Those instructions apply to release 1.1 beta 4 of the Windows CE images and BSP. Some of the features described here may not work as described in this document on previous releases.
To install Windows Embedded Compact 7 or 2013 on your module you need the following elements:
By default modules come with Linux pre-installed, so during production programming, you have to switch from Linux to Windows CE, this switch operation does not impact module-unique settings, like MAC address or production information, so the exact same steps can be performed on each module, as long as you prepared the right files.
Those tools are part of our standard OS image downloads, available here.
In the zip file you'll find a folder named "recovery" that contains all the files you need to perform recovery-mode operations.
Bootloader is provided as part of our standard images and BSPs and can be downloaded here.
If you built your own bootloader, customizing it with our bootloader kit (available as paid additional tool), at the end of the build process, you will have the same eboot.imx file provided with our downloadables images and BSP.
You'll have to write eboot.imx on a SD card using the Win32 Disk Imager tool.
Our images are provided as compressed binaries with the .nbx file name extension.
You can use nk7.nbx if you plan to use the module with Windows Embedded Compact 7 or nk8.nbx if you plan to use Windows Embedded Compact 2013.
If you build your own image you'll have a file named nk.bin, this can also be flashed using the same procedure we will describe in the next steps.
Take your file (nbx or bin format) and copy it to the root partition of your SD card.
Config block contains all the information required by the bootloader to initialize the module, show splash screen (if needed) and load and start the operating system. Different settings can be changed by the set command of the bootloader console.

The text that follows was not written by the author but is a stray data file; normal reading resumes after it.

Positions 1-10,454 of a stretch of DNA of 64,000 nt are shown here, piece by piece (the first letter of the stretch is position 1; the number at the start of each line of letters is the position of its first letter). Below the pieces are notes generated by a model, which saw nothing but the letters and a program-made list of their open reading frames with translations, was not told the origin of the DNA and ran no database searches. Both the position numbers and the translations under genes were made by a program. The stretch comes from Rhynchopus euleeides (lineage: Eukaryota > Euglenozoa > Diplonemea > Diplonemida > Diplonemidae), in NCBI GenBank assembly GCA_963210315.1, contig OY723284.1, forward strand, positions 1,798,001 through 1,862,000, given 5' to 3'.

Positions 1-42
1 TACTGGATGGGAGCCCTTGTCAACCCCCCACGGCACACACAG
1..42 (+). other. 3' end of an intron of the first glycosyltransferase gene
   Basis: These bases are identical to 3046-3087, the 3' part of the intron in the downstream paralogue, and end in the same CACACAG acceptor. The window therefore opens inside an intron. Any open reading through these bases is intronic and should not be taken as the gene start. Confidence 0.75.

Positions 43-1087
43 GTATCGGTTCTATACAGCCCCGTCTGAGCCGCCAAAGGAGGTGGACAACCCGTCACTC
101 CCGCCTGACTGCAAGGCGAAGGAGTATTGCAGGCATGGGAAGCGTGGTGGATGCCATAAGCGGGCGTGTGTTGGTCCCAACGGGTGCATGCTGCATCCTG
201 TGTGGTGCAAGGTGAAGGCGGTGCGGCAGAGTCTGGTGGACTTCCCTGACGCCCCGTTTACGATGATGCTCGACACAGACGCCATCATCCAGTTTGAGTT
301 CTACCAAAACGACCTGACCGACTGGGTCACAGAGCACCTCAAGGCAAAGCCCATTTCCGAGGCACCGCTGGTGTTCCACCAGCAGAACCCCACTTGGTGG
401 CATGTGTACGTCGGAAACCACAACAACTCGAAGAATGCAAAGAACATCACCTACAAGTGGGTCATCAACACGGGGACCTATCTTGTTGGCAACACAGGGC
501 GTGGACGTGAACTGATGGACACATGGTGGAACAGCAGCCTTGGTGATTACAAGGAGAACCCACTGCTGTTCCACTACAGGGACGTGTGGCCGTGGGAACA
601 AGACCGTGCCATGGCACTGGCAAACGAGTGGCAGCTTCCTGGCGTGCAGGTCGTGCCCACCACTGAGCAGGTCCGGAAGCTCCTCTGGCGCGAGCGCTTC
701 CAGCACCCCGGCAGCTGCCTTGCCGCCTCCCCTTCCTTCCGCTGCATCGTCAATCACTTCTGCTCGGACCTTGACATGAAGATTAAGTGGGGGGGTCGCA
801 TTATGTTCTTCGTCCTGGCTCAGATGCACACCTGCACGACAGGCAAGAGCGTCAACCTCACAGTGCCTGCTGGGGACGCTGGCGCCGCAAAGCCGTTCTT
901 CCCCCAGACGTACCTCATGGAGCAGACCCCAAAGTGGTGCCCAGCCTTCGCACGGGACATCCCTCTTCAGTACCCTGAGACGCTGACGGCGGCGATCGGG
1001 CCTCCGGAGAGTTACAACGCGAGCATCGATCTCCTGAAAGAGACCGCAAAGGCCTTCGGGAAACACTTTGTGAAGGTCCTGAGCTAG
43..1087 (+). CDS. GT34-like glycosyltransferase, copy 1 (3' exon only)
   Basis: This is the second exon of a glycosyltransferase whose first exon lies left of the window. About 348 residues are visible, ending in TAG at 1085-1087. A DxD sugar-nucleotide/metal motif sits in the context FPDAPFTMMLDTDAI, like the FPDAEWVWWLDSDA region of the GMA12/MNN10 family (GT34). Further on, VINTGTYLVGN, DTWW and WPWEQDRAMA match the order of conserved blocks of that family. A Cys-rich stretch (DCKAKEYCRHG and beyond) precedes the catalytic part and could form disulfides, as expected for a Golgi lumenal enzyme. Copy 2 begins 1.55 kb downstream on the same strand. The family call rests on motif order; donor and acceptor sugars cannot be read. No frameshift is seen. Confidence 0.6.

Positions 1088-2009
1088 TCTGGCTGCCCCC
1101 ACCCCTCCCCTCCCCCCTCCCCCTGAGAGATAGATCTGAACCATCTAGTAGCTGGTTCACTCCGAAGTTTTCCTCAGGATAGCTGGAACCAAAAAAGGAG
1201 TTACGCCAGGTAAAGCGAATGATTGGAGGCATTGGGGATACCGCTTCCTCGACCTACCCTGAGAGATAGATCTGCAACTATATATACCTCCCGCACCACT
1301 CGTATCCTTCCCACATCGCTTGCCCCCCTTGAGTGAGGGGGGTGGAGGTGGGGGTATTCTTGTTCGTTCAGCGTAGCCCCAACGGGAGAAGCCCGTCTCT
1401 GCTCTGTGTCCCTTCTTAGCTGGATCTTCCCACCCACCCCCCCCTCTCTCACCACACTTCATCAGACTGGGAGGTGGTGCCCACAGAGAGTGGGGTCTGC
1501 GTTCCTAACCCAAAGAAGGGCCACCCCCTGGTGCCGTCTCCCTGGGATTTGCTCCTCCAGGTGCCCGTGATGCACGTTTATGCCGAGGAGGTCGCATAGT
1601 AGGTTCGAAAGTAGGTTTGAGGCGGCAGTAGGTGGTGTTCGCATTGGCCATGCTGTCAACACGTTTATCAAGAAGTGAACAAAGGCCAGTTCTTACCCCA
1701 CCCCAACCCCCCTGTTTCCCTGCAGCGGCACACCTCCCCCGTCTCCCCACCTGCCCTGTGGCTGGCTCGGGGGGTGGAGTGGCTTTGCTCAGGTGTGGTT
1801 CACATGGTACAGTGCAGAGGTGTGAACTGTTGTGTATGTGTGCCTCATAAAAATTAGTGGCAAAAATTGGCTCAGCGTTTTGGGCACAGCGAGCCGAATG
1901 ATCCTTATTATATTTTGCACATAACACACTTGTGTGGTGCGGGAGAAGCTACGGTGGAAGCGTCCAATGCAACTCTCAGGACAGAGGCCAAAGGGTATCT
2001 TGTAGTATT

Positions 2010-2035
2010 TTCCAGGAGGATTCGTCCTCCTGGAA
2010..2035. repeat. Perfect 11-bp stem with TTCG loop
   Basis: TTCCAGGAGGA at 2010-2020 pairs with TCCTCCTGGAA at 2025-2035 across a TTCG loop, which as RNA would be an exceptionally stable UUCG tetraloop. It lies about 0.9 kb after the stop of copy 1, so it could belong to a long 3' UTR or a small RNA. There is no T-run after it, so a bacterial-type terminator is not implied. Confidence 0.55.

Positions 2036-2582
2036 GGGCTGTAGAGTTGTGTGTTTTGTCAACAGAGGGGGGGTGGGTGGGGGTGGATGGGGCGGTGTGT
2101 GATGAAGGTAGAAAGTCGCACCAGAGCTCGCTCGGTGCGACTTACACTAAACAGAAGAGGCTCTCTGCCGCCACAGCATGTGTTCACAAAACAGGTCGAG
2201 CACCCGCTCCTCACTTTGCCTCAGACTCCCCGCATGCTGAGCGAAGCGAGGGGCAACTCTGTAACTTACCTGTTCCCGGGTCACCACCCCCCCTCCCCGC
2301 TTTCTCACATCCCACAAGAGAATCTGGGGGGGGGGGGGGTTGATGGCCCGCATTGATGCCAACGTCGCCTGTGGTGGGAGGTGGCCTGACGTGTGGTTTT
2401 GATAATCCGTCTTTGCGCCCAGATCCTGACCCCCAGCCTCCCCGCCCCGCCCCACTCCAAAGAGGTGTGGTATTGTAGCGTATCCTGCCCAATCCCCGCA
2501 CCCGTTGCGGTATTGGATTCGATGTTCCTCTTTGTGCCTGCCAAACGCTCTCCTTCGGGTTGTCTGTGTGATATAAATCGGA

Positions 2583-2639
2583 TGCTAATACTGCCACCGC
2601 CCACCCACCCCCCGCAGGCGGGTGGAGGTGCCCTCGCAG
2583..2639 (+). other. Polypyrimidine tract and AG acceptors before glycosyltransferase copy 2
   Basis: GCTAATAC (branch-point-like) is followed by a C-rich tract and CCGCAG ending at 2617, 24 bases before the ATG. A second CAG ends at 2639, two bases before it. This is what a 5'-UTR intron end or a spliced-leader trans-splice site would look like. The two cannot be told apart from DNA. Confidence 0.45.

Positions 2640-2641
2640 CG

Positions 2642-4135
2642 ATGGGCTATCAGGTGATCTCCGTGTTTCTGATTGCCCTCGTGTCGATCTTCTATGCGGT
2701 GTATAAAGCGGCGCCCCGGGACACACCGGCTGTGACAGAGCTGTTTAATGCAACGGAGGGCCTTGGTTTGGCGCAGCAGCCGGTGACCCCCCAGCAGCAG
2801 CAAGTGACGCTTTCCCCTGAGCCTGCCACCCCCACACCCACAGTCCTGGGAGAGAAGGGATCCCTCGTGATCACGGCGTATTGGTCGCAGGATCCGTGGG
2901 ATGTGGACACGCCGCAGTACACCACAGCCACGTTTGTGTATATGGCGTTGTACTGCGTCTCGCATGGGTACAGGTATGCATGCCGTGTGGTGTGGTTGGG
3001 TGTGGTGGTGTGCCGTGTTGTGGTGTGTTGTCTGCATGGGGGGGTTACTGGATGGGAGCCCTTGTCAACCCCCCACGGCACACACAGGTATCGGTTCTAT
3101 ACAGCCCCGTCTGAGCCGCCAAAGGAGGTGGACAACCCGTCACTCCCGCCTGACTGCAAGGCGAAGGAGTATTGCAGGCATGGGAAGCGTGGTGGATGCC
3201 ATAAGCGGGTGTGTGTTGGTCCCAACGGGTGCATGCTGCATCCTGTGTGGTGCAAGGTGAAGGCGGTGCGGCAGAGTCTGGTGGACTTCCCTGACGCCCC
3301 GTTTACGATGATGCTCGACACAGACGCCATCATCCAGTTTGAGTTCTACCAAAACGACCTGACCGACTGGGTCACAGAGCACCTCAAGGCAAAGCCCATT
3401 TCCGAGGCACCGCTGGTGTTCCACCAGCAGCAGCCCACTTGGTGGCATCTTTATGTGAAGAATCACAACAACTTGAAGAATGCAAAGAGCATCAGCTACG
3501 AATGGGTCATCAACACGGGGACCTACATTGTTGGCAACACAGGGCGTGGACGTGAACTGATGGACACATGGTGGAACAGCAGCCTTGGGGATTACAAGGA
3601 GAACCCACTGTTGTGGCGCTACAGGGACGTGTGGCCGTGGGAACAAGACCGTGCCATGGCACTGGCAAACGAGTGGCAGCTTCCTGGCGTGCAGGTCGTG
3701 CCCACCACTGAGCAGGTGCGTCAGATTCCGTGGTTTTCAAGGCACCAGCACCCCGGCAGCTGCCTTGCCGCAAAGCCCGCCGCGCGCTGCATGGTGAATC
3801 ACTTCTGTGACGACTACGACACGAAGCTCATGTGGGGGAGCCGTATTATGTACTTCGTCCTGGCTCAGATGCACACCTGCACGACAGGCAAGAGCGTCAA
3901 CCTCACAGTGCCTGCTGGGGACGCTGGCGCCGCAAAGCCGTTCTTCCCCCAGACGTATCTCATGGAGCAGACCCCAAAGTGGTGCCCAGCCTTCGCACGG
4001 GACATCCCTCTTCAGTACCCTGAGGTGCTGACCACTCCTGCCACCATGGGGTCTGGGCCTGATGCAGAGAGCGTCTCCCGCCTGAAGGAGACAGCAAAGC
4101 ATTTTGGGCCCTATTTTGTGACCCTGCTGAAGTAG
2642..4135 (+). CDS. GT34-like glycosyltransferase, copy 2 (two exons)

Config block parameters are documented here (some may not apply to i.MX6).
Once you have configured the config block in the correct way you can save it using the update tool, as documented here.
This will generate a .cfg file containing those settings.
Our standard OS images already contain a splash screen.
You can generate a custom one using our splash screen generation tool (paid tool,available on request) and this can be then flashed on each module during production programming.
You can use the registry editor that is integrated in our images or part of our binary BSP to export the registry settings you made to customize your image.
Changing display resolution, configuring IP address etc. are operations that could be performed using registry customization.
You'll have one or more text files, containing the registry entries you want to change. You can keep them as separate files or, to simplify installation and maintenance, consolidate them in a single file.
You can prepare your own application and any additional files you want to copy to the module, considering that the internal storage will be mapped as \FlashDisk folder by the operating system.
You can prepare all the contents in a subfolder named FlashDisk to remap the right organization of those files. If you need to transfer files to different folders (ex \Windows) at boot, you can use the autocopy feature and place files in a folder named "Autocopy" on Flashdisk, forcing those files to be copied on every boot.
You can copy the Flashdisk folder you created in the previous step inside a folder named Autocopy on the a storage media device(it can be the same SD where you put bootloader and OS image, if you use different storage media, this must be formatted as FAT or exFAT). In this way the autocopy feature (documented autocopy) can be used to set-up application and other files on first boot.